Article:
When I was younger, back in the 80s, I was raised to believe that if you wanted to make good money in life you had to go to college and get a job.
Funny enough, nobody ever talked about starting a business because that was too risky and you had to be a super genius to do that.
Oh, and you need a lot of money.
So I went to college but I didn’t get that good job and I wasn’t making that good money.
I did get a job.
I didn’t like it.
I didn’t like it so much that I started a blog. It was about web design.
I didn’t know anything about web design but I started to blog about web design so I could learn about web design.
You following me here?
Eventually, people found the blog and asked if I was taking on any design clients.
I wasn’t because I didn’t know that was a thing.
At least not a thing that I could suddenly start doing.
So now I was taking on clients which meant that I had a business?
Yep, that’s a question mark because I still wasn’t sure if I had a business or not.
Again, I didn’t go to school for business. I didn’t start a business with a bunch of money. I didn’t have any employees.
So did I really have a business?
Indeed I did.
Because I owned everything. I owned the work. I owned the money.
That was a business to me and now I had one.
There was one small problem I was having though. I wanted to make more money and everyone that I followed online was building really big businesses that were getting funding and hiring tons of employees.
So naturally, this is where my mind shifted.
How do I scale?
How do I get bigger?
The problem with this kind of thinking is that if you really don’t want to get bigger, then you won’t get bigger.
Here’s something about me.
I don’t live to work.
I live to live.
If I could stay away from the computer because I had all of the money I needed for the rest of my life then I probably would for the most part.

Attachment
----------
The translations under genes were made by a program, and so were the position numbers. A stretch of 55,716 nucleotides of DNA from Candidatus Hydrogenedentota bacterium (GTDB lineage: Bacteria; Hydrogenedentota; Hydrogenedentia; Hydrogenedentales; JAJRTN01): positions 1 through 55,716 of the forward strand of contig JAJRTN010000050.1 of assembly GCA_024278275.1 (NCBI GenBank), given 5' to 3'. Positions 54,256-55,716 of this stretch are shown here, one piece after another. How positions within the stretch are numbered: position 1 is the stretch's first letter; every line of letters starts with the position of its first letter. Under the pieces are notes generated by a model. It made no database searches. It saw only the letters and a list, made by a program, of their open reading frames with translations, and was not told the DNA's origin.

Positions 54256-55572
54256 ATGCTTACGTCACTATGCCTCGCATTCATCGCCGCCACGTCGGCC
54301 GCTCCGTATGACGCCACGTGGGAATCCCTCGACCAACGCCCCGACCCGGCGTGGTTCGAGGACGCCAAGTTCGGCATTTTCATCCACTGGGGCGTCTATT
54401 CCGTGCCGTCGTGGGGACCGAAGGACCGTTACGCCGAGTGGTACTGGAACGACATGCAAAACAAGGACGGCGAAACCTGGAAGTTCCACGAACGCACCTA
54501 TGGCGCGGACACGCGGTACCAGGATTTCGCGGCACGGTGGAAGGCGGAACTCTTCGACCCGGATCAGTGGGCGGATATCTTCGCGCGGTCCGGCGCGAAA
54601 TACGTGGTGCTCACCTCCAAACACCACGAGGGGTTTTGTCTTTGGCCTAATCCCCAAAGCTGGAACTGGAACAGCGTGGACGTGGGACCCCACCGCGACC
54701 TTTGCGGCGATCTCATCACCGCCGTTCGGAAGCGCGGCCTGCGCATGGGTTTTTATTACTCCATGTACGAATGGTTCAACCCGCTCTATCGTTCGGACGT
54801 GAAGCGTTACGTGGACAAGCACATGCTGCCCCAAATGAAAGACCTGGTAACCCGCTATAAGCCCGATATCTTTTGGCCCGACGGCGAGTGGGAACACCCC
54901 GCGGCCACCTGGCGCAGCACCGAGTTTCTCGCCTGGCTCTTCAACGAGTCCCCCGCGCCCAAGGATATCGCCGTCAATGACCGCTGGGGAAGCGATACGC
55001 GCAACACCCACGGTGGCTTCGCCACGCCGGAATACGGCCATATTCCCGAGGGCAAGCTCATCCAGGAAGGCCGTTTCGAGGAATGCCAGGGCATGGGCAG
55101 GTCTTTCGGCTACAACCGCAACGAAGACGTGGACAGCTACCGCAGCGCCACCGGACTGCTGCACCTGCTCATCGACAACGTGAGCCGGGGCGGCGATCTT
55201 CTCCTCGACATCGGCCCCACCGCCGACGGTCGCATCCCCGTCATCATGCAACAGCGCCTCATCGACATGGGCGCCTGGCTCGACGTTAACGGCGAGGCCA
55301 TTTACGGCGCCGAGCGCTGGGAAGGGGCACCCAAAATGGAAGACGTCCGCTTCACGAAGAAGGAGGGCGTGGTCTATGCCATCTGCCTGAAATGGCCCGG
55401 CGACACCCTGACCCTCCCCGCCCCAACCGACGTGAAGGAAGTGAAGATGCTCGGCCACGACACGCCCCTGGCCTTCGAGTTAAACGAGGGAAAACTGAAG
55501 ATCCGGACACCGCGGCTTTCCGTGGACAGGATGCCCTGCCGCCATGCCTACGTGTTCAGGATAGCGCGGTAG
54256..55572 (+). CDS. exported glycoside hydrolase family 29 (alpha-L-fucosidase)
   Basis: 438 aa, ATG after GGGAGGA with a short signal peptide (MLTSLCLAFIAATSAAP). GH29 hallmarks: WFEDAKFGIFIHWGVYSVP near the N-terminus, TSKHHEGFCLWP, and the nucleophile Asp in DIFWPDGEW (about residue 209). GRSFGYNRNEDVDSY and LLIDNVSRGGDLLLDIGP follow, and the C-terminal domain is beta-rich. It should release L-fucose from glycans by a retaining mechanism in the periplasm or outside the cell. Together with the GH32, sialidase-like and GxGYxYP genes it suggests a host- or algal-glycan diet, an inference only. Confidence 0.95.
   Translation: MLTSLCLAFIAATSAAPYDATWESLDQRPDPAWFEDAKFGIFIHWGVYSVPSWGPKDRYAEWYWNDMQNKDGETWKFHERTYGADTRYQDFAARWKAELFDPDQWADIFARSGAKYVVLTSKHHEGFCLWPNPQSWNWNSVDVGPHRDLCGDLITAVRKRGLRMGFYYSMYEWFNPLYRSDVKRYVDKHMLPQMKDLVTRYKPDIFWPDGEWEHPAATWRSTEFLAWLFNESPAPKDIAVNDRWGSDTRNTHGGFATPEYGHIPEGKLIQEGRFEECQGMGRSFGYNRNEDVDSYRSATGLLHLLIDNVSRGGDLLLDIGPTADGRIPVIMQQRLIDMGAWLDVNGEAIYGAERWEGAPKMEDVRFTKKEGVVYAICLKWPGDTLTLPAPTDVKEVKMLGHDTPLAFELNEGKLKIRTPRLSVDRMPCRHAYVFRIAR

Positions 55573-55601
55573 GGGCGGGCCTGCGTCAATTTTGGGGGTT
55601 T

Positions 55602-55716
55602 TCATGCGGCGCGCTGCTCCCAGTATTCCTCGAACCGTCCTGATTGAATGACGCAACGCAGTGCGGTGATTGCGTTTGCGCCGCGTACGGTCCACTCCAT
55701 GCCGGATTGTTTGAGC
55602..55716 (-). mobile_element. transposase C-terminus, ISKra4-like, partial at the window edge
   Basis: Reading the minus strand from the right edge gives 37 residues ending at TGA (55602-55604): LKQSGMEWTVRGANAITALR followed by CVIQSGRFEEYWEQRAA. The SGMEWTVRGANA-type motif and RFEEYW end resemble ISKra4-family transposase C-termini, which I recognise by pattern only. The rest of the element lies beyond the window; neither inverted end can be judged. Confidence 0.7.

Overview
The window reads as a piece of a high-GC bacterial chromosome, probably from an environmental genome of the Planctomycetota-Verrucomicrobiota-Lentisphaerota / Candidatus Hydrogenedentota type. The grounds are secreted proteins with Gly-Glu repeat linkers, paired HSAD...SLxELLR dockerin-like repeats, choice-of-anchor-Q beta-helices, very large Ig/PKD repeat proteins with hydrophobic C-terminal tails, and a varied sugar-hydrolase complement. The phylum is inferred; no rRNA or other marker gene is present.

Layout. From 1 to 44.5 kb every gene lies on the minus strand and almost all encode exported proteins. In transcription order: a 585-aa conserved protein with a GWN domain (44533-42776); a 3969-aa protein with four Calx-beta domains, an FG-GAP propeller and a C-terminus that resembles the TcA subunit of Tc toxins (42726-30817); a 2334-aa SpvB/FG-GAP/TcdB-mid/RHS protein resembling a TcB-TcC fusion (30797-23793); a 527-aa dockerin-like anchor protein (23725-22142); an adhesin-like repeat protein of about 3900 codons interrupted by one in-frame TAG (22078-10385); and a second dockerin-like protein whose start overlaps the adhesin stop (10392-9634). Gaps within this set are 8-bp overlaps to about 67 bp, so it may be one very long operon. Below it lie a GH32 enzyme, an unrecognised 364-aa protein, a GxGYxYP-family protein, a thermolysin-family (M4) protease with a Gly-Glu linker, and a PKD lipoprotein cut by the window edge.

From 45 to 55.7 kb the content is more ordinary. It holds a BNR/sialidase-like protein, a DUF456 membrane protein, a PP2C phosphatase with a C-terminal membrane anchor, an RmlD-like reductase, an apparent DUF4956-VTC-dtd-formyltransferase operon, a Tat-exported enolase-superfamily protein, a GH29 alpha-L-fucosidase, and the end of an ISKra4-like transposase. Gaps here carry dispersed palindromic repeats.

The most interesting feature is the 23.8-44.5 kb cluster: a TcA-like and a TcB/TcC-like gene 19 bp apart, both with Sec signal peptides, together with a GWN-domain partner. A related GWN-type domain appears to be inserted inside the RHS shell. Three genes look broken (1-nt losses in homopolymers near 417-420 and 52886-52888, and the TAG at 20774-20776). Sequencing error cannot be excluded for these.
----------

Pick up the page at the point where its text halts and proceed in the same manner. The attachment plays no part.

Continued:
Sure I’d keep on doing random things, but I wouldn’t spend much time on it because I’d be out there living and experiencing all of the things that I want to experience.
Growing bigger meant sacrficing those things which at that time didn’t make me a real Hustlepreneur or whatever the hell you want to call them.
However, that didn’t stop me from thinking about different grandiose ideas that I could try to build.
Those never came to fruition and eventually I got another 9-5 job.
It was for one of those companies that learned how to scale and got big.
I got to see from the inside how those companies worked and I didn’t like it much.
Don’t get me wrong, it was fascinating to see how 100s of people come together to try and form one cohesive unit, but I never liked the feeling of having zero impact on things.
Remember when I said I live to live?
One of the things that I love about my life is the feeling of pushing myself forward. That’s living.
It’s hard to do that when you’re just one cog in the machine.
After 3 years and 3 different jobs I struck out on my own again
Unfortunately, I fell into the same trap of big thinking.
What crazy idea could I come up with that would make me a ton of money?
Of course, this thiking failed me.
Don’t get me wrong, there is nothing wrong with thinking big, but if your actions don’t follow that thinking then you’re in trouble.
My actions would never follow big thinking.
One day, and I don’t know how this came about, I decided I would start a blog again.
The idea wasn’t for the blog to be the big business. The blog was just going to be my outlet to finally do something. Maybe I would come across some people that would help me with something.